“Being Chaz” 

Sunday 8pm, OWN

Chaz Bono, the transgendered son of Sonny Bono and Cher, inadvertently sparked major controversy when he was announced as a cast member of the current 13th season of “Dancing with the Stars.” Some were outraged that an openly transgendered person would appear on a “family show,” but that take on things was met with strong support for Chaz from the LGBT community and his very vocal mom. Chaz ended up in seventh place, and more importantly became one of the most visible examples of a trans person in mainstream pop culture. This new special is a follow-up to the Emmy-nominated “Becoming Chaz,” which aired earlier this year. It chronicles Chaz’s preparations for “Dancing,” as well as him coping with his transition from female to male.

This week in TV

“America’s Next Top Model” 

Wednesday 9pm, CW

We’re nearing the end of Tyra Banks’s “all-star” cycle, and this week’s recap episode is the only thing between us and the Final Four. However, the proceedings haven’t been nearly as cracked out as I imagined they would be when the 14 returning contestants were announced. Fully half of those girls were assholes the first time around, but precious few of them brought the crazy or the bitch this time (thanks for playing, Bianca). It has, however, been fun to see favorite contestants get another shot at quasi-relevancy. At this point the only horse I still have in the race is C12’s living kewpie doll Allison, and I’m still pulling for that charming nosebleed-loving weirdo. But I’ve read some juicy spoilers that, if they prove true, would result in one of the nuttiest wins in reality-show history.


“Live with Regis and Kelly” 

Friday 10am, NBC29

After nearly 30 years Regis Philbin will end his reign as co-host after Friday’s broadcast. Philbin was one of the original hosts of “The Morning Show,” which started in 1983 as a New York City-only talk show. It went into national syndication in 1988, quickly growing into a ratings juggernaut, and Philbin is no small part of that success. He’s likable, believable, and good at his job—there’s a reason he was also picked to host one-time sensation “Who Wants to Be a Millionaire” in the late ’90s. Plus, he put up with Kathie Lee Gifford for 15 years, so he must be saint. Expect many a tribute to Reeg (Katie Couric will also do an interview special with him the night prior on ABC’s “20/20”), but know that “Live” will continue with current co-host Kelly Ripa going through the same guest-host tryout process that landed her the gig a decade ago. Up first: Jerry Seinfeld, November 21-23.


“Donald Glover: Weirdo” 

Saturday 11pm, Comedy Central

I initially dismissed Donald Glover as the weak link when “Community” premiered on NBC a few years back. His jock character, Troy, seemed one-note at first. But then he developed his delightful bromance with Abed, explored interpretive dance, and introduced us to Annie’s Boobs, and now I find Troy to be one of the show’s best characters, and Glover one of its most versatile performers. He’s also a gifted comedic writer—he wrote for the first three seasons of “30 Rock”—a burgeoning rapper, and partially responsible for the new Spider-Man being part African-American. And this weekend you can catch him in his first comedy special.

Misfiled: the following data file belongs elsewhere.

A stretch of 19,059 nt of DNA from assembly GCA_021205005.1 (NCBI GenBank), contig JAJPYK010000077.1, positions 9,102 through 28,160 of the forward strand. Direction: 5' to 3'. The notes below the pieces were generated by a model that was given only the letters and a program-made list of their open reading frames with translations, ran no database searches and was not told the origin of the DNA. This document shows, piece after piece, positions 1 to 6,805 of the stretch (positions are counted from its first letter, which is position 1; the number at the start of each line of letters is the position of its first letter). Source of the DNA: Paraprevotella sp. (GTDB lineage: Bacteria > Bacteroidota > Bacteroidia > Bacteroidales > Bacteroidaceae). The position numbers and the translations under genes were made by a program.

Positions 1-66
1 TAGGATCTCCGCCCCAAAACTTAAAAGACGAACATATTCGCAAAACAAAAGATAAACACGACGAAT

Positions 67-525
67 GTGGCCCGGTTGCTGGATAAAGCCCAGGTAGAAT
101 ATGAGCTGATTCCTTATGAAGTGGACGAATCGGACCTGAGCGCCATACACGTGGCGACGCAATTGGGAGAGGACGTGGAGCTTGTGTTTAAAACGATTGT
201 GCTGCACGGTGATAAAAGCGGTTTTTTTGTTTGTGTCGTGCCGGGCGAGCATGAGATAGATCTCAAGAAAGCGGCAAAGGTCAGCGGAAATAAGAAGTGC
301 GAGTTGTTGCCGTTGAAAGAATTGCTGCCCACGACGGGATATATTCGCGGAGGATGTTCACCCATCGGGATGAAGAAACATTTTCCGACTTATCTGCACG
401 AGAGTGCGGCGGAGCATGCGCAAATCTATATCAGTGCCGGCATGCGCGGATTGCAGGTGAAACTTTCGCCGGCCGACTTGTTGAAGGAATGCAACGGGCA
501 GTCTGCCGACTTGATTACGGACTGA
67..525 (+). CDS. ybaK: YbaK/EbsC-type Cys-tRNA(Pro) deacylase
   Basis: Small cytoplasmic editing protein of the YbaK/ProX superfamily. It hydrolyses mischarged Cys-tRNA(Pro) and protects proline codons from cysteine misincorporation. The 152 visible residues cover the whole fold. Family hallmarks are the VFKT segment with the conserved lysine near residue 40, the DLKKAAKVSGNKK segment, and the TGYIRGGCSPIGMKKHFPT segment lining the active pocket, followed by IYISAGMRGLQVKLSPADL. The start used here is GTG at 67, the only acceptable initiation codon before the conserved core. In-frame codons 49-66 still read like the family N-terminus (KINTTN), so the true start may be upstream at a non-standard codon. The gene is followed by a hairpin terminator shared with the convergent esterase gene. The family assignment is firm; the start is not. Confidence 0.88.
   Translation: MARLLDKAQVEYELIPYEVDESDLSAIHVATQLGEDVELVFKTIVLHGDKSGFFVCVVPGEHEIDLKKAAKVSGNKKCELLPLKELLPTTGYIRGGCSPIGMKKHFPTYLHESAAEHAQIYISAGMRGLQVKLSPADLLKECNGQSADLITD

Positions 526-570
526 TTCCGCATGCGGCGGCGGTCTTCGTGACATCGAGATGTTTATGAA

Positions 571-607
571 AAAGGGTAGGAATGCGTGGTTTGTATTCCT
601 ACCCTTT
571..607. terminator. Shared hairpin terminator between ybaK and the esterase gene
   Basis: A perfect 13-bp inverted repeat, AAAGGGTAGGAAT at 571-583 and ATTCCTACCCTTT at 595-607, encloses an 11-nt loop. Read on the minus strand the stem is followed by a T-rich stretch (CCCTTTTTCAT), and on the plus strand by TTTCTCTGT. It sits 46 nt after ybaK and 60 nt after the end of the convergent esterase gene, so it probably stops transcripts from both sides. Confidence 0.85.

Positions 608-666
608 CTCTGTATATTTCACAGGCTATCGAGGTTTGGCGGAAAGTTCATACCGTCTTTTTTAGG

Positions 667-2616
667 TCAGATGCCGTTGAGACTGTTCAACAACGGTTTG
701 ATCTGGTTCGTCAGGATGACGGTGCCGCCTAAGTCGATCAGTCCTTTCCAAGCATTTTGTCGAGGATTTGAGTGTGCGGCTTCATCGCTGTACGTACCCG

This week in TV

“Vietnam in HD” 

Tuesday 9pm, History Channel

As President Obama prepares to bring an end to one of the most controversial military engagements of our time, History Channel looks back at an even more contentious deployment with this six-episode mini-series. Following a similar format to 2009’s award-winning “WWII in HD,” “Vietnam” explores the Vietnam War via 13 stories of American men and women who were directly involved in the war. Among them are a Marine turned author, a journalist who received the Bronze Star for rescuing wounded soldiers, a nurse who was on the front lines during the Tet Offensive, an infantryman whose experience transformed him into an anti-war activist, and the wife of the highest-ranking military prisoner-of-war during the conflict. The documentary uses archival footage—including video shot by the soldiers during their service—as well as narration by Michael C. Hall (“Dexter”) and voiceover work by Ed Burns, James Marsden, Dylan McDermott and even Tempestt Bledsoe (Vanessa Huxtable on “The Cosby Show”). 


“Metal Evolution” 

Friday 10pm, VH1 Classic

In 2005 anthropologist Sam Dunn released Metal: A Headbanger’s Journey, a film he co-directed that attempted to document the origins and appeal of heavy-metal music. He has since made several other documentaries dealing with metal, and now VH1 Classic is bringing Dunn and his fixation on the hyper-aggressive genre to TV with an 11-episode series that will further flesh out the metal “family tree” he came up with in A Headbanger’s Journey. The series is part of VH1 Classic’s 11-day metal celebration that also includes an all-metal episode of “Pop-Up Video,” remastered “Behind the Music” episodes, the return of “That Metal Show” and more. Maybe somewhere in there they can explain why metal guys have such terrible taste in facial hair.


“Diane Sawyer Interview with Gabrielle Giffords” 

Monday 10pm, ABC

On January 8, 2011, Arizona Congresswoman Gabrielle Giffords was shot outside a Tucson supermarket in a alleged assassination attempt that left her with life-threatening wounds to her head, as well as six bystanders dead and 13 more injured. Giffords’ husband, astronaut Mark Kelly, has given interviews about the attack and its effect on his wife and their family, but up until now Giffords has remained silent. On the eve of the release of a memoir by Giffords and Kelly, the spouses will talk with Diane Sawyer. Giffords’ exact participation in the interview is still unclear, as it depends on her level of recuperation.